Review: After the End of the World by Jonathan L. Howard

After the End of the World by Jonathan L. Howard is the second book in the Carter & Lovecraft series, which brings the H. P. Lovecraft mythos into the 21st century.

A few months after the explosive events of Carter & Lovecraft, our heroes—former cop Dan Carter and H. P. Lovecraft descendent Emily Lovecraft—find themselves in the Unfolded World. It’s like ours. Kinda. Except, the Cold War never happened because the Germans obliterated Moscow with an atomic bomb in 1941.

The bookstore that Lovecraft and Carter co-own—called Carter & Lovecraft, of course—is thriving, especially with Miskatonic University right around the corner. But Carter and Lovecraft were understandably shell-shocked in the beginning.

“How can everyone be so cool with the Nazis?” Carter had asked. “What about the Holocaust? They can’t have been given a free pass for that, can they?”

For her answer, Lovecraft passed him an atlas and told him to look up Israel in the index. He did, and found it listed, which was a relief. But then he went to the page indicated, and found himself looking at a map of the southern half of the continent of Africa. In the corner was an inset of Madagascar; the north of the island down to the nineteenth parallel was labeled “Israel.”

He’d looked at Lovecraft, speechless.

In this world, the Nazis had enacted their plan to dump their Jews and other undesirables on Madagascar, now a German holding after the fall of France. It was a difficult transition for the refugees, but this Israel was much larger than the Middle Eastern version, and it was rich, verdant land. Policed by the Gestapo until 1955, it had been given full independence in return for favored trading partner status. In this world, the Jewish people might not have loved the Nazis, but nor did they hate them with much enthusiasm.

So, no Holocaust.

Though … there had been a holocaust, but it had been in the East, and the victims were Bolsheviks, Communists, and other degenerates the West couldn’t get excited about.

The weird thing was that Carter and Lovecraft had both known it. They had lived in the Folded World consciously, and the Unfolded World by association. They were people with two histories sitting one upon the other, and with a little shift of focus that became easier every time they practiced it, they could read this one or that.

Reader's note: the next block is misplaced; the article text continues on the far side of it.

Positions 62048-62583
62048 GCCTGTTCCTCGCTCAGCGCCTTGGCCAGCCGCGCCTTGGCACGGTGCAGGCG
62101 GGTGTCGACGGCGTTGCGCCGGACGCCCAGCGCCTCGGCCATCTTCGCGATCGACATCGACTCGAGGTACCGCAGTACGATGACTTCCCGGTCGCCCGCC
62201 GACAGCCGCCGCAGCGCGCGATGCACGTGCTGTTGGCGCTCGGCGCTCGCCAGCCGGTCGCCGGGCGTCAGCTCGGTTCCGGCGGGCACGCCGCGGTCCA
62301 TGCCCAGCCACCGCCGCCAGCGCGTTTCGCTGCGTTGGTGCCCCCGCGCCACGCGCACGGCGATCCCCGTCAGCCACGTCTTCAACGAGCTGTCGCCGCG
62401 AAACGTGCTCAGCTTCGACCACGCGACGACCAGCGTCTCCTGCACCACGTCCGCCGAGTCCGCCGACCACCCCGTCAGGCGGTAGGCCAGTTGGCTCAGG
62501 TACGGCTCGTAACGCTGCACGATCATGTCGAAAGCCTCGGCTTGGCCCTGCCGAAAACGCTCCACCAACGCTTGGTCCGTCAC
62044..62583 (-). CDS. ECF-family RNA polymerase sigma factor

As strange as their new reality is, though, they still have to make a living, and that means that Carter needs clients for his PI business. When Mr. Henry Weston—the lawyer that informed Carter of his inheritance of the bookstore—approaches him with an opportunity, he’s intrigued. He’s tasked with gathering intelligence (by a member of the Gestapo, no less) of a mysterious science experiment at Miskatonic U.

“Have you heard of ‘zero point energy,’ Mr. Carter?” Without waiting for an answer, he continued, “Allow me to explain. Classical physics predicts a state of no energy at absolute zero, which is to say, zero degrees Kelvin, or minus 273.15 degrees Celsius. Indeed, the very definition of absolute zero is this predicted temperature. But, it doesn’t actually work. Real matter doesn’t behave like an ideal gas. Even at zero, there is still entropy and enthalpy, because there is still energy there, even though there theoretically shouldn’t be. The famous example is helium. At absolute zero, everything should be a solid, yet helium is still a liquid. Something must be moving those atoms around. This is ‘zero point energy.’ ”

The implication of this kind of device is huge. All that free energy would be a boon, but in the wrong hands…

Carter smells a rat but needs the money. It just so happens that one of the security guards is on leave because of a mental breakdown, and not only will Carter be getting a fee for his snooping, he’ll be getting a salary by filling the security position. Seems like an easy job, but when strange things start happening in and around the lab, Carter worries that something sinister is at play.

Meanwhile, Lovecraft has discovered that fragments of the Necronomicon reside in the bookstore’s safe, and that reading it isn’t good for one’s sanity. However, Carter and Lovecraft are determined to get back to the Folded World, and the Necronomicon might hold the key—if she can hold onto her sanity.

When Carter is asked to provide security for a new iteration of the device after a heroic act at Miskatonic U, he asks Lovecraft to come along. Unfortunately, the posting is in the remote Aleutian Islands, and it’s gonna be a heck of a journey getting there. And the finale, well…

To tell you any more would give important things away, but I can promise it’s epic.

I loved Carter & Lovecraft, and I like this one even better. Jonathan L. Howard took the best of H. P. Lovecraft and stamped it with his own brand of weird, creating a strange and wondrous adventure with two very charming leads. Their friendship is one of equals, and it’s become one of trust. They have to trust one another, especially after being thrust into this crazy new reality.

You don’t have to be a Lovecraft fan to enjoy this one, and for those that like their mysteries with a healthy dash of horror and the very strange, you’ll want to get to know the fantastic Carter and Lovecraft.

Read an excerpt from After the End of the World!


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Kristin Centorcelli reviews books at, loves a good mystery, and is a huge fan of boxed wine. You can also follow her at @mybookishways.

Read all posts by Kristin Centorcelli for Criminal Element.


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    Prince Philip called on his royal relatives when on leave from the navy, and by 1944, when she was 18, Elizabeth was clearly in love with him. She kept his picture in her room and they exchanged letters.

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